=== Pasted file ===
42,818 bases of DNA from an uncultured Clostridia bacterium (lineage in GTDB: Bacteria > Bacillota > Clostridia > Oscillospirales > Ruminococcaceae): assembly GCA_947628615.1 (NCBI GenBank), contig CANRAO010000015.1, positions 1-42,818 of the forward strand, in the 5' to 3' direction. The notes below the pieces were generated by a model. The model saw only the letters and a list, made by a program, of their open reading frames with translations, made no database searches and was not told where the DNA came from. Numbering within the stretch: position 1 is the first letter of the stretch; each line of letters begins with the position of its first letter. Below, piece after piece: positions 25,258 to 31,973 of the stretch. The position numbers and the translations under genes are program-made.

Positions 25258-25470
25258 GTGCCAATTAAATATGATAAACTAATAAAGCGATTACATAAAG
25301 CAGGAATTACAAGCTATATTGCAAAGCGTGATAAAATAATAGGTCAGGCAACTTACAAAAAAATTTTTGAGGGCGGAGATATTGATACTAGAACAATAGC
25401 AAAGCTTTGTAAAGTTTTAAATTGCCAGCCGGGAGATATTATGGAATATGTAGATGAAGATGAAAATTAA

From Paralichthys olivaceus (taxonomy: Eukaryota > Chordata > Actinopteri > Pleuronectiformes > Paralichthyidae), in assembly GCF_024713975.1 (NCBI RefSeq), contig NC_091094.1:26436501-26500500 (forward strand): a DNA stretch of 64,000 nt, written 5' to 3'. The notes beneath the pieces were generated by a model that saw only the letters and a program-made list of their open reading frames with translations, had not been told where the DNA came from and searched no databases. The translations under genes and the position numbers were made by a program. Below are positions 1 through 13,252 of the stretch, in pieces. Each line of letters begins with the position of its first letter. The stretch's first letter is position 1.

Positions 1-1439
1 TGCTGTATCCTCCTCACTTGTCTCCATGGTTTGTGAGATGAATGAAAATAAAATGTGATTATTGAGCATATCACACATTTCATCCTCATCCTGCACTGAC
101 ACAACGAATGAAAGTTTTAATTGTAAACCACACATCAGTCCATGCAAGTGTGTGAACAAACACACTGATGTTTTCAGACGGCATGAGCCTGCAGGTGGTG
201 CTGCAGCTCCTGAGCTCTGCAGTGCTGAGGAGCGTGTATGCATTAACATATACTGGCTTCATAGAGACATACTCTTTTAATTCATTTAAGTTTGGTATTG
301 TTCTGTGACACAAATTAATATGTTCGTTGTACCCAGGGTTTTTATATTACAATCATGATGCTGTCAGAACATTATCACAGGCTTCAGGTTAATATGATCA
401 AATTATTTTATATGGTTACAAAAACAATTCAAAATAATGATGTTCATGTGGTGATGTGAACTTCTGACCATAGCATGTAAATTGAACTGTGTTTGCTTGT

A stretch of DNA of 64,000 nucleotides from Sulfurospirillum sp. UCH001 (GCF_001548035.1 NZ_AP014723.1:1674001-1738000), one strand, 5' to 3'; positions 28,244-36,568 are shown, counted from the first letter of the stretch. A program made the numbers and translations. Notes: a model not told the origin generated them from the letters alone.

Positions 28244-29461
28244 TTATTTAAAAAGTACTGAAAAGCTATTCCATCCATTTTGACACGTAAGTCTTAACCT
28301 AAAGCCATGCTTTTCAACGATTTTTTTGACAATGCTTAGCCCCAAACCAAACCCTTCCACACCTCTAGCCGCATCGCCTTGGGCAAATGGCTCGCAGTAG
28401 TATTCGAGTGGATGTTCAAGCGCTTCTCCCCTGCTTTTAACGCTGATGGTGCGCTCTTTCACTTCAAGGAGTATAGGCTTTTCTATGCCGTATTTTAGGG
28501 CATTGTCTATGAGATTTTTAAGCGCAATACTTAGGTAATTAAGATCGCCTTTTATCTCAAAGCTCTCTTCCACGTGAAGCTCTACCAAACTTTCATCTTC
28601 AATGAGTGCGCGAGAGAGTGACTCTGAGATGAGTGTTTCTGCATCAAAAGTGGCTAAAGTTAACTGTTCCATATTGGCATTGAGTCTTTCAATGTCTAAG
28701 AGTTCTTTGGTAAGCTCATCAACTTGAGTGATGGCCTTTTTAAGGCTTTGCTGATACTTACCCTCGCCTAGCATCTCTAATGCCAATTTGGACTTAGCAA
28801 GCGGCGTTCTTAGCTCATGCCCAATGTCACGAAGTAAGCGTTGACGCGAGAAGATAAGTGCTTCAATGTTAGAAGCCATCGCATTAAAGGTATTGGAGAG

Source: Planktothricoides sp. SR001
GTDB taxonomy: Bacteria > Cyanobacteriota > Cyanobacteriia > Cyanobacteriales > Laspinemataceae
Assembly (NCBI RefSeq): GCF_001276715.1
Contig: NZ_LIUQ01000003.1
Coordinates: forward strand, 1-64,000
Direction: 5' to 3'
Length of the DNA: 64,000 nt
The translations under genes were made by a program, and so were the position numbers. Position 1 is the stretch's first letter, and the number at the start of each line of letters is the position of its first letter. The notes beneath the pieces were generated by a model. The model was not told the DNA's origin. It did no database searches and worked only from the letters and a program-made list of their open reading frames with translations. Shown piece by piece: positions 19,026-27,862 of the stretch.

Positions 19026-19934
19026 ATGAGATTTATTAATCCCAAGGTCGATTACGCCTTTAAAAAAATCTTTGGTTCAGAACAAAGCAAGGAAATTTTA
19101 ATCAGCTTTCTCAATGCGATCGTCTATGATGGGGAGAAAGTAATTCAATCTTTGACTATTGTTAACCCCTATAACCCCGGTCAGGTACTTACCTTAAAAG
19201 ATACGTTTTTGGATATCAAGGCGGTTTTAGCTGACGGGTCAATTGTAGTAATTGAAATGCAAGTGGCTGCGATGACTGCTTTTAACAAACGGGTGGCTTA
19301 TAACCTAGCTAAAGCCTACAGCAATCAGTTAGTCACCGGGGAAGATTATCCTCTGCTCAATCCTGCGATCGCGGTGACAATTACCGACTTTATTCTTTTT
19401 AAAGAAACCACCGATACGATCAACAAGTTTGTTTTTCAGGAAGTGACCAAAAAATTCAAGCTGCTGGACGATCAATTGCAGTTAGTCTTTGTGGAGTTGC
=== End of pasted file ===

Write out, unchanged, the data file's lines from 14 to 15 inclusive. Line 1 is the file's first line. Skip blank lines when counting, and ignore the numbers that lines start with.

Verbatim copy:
Positions 28244-29461
28244 TTATTTAAAAAGTACTGAAAAGCTATTCCATCCATTTTGACACGTAAGTCTTAACCT